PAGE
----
Business Buyers of New England, Inc., Plaintiff, Appellant, v. Jeffrey F. Gurham, Betty C. Gurham, Defendants, Appellees, 754 F.2d 1 (1st Cir. 1985)

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US Court of Appeals for the First Circuit - 754 F.2d 1 (1st Cir. 1985) Submitted Feb. 1, 1985. Decided Feb. 6, 1985

Robert R. Goodrich, Freeport, Me., with whom Powers & French, Freeport, Me., was on brief for plaintiff, appellant.

J. Michael Huston, Freeport, Me., with whom Michael D. Lang and Lang, Huston & Boutin, Freeport, Me., were on brief for defendants, appellees.

Before BREYER and ALDRICH, Circuit Judges, and PETTINE,*  Senior District Judge.


Plaintiff appeals from a judgment of dismissal of its complaint insofar as said judgment reads, "on the merits." Plaintiff's position is correct, and we reverse.

Plaintiff brought this diversity action by complaint filed in the District Court for the District of Maine on June 21, 1984, seeking contract damages in the amount of $75,000. Defendants moved to dismiss, alleging three grounds. (1) Failure to state a cause of action. (2) Failure to plead with sufficient definiteness, with hints that defendants might be entitled to summary judgment. (3) Lack of jurisdiction. In connection with this last defendants alleged the following.

"Once challenged, the party seeking to invoke the jurisdiction of the Federal Court has the burden of proving the existence of the jurisdictional amount by showing that it does not appear to a legal certainty that its claim is for less than the jurisdictional amount. (See generally Federal Practice and Procedure, Wright, Miller and Cooper, Chapter 6, Sec. 3702). In the present instance, the burden is therefore on the Plaintiff to show affirmatively that the claim here meets the amount in controversy threshold. Posner v. Merrill Lynch, Pierce, Fenner and Smith, D.C.N.Y., 1979, 469 F. Supp. 972."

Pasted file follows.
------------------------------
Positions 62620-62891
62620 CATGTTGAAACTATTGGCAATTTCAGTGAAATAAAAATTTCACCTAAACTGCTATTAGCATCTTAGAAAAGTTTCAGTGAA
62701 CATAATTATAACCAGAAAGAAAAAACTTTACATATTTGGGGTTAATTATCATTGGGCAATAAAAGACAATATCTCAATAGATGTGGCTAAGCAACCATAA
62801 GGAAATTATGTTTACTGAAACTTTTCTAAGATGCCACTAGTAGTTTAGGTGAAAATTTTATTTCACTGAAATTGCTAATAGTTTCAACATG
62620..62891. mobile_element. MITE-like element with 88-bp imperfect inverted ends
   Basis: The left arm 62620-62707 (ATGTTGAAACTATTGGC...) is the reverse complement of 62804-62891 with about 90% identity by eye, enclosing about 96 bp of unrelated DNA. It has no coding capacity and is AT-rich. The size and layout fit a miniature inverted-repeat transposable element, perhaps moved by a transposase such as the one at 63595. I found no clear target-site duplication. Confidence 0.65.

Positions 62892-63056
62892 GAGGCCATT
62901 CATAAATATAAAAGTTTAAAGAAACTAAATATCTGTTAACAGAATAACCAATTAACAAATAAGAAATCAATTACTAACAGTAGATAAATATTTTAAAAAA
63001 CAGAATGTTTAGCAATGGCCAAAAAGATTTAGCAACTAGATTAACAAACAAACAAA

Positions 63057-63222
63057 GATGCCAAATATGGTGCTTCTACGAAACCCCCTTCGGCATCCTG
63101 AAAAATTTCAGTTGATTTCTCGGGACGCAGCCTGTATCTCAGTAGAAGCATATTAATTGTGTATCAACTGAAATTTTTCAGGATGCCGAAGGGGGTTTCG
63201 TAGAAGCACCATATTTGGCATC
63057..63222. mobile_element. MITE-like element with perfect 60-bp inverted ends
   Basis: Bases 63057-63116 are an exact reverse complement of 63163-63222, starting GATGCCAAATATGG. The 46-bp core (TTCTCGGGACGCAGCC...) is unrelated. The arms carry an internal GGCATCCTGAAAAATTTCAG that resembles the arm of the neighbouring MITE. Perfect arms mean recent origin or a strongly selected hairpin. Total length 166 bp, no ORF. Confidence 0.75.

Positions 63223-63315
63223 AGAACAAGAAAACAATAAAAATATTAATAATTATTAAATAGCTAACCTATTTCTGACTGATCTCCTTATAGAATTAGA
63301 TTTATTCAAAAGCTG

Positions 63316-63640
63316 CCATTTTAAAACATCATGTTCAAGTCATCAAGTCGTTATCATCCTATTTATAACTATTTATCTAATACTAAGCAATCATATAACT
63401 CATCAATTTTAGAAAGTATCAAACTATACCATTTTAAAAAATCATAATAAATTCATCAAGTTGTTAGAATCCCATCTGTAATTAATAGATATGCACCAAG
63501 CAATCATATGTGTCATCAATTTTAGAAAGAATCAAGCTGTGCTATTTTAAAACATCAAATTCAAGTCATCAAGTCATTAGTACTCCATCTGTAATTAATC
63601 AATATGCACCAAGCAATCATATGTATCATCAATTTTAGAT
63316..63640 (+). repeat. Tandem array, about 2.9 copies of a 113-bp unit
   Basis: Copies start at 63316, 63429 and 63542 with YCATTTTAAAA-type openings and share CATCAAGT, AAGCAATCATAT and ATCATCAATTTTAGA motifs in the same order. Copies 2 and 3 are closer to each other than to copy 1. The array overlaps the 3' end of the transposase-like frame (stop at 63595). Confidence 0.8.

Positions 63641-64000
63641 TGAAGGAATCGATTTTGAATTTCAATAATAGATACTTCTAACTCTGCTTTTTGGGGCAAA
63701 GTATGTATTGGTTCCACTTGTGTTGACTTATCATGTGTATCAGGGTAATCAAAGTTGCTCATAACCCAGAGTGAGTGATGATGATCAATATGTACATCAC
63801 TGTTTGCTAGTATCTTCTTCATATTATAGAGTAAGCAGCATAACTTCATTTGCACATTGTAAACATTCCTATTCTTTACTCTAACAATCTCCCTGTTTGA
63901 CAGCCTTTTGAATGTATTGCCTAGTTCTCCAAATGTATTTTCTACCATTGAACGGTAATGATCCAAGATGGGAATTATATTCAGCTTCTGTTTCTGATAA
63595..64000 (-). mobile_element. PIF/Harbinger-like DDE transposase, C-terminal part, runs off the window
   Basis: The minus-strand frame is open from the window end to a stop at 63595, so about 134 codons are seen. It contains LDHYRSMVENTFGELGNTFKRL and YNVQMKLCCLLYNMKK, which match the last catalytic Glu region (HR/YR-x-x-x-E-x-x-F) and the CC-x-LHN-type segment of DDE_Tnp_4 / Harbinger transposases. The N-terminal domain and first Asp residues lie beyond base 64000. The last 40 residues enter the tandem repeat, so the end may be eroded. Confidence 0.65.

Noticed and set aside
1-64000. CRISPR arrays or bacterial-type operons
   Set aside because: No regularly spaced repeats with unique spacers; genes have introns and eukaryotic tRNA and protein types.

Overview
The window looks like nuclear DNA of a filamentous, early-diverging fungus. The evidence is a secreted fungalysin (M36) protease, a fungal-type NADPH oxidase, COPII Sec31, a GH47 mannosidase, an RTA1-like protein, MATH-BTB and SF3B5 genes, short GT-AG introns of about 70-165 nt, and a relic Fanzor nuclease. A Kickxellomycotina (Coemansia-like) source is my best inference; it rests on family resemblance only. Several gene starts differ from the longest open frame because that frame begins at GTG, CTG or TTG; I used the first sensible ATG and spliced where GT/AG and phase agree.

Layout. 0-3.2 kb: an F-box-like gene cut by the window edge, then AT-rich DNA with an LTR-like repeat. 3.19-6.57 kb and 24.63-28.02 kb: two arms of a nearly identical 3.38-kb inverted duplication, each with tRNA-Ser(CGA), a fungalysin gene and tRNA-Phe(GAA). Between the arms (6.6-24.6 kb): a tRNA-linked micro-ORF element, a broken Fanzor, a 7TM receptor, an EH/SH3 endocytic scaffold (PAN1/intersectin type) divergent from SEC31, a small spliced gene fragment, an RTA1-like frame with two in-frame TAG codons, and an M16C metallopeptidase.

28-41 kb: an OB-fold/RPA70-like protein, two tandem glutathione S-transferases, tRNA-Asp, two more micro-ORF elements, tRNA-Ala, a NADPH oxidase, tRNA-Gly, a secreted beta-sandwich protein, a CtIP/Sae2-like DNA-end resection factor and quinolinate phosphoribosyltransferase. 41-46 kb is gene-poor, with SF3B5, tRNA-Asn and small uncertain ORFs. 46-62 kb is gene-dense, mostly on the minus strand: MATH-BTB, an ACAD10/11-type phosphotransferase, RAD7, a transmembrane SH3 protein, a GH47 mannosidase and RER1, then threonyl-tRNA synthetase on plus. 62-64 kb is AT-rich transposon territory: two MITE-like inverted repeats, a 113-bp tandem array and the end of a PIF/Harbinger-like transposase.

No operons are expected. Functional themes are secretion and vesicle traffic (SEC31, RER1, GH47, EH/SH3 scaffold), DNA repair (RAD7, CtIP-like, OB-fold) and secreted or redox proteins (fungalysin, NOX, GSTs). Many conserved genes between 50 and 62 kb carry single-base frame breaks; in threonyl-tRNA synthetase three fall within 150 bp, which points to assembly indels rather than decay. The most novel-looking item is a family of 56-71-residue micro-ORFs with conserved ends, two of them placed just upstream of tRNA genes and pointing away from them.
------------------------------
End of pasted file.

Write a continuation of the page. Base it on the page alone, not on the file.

Pursuant to this allegation defendants filed an affidavit to the effect that if they were liable, the amount involved was $5,300.

The District of Maine has certain keep-on-your-toes local rules, which plaintiff failed to observe. As a result, plaintiff was defaulted, and ultimately the judgment now objected to was entered. Plaintiff moved to amend by striking the words "on the merits." Upon denial of this motion, it appeals.

Defendants were correct that, once questioned, the burden of showing jurisdiction was on the plaintiff. This cannot be supplied by default; the lack of subject matter jurisdiction can be raised at any time. McNutt v. General Motors Acceptance Corp., 298 U.S. 178, 56 S. Ct. 780, 80 L. Ed. 1135 (1936); Moore, Federal Practice Vol. 1, p 0.60. Particularly defendants should be estopped from making the extraordinary argument,

"The Court would certainly have been within its right to disbelieve the Defendants' Affidavit with regard to the amount in controversy."

This is our first experience of a party predicating a judgment in his favor upon the falsity of his own affidavit.

So far as the record goes, the court had no jurisdiction. Hence the only judgment, assuming it was going to dismiss, could be "dismissed without prejudice."



Of the District of Rhode Island, sitting by designation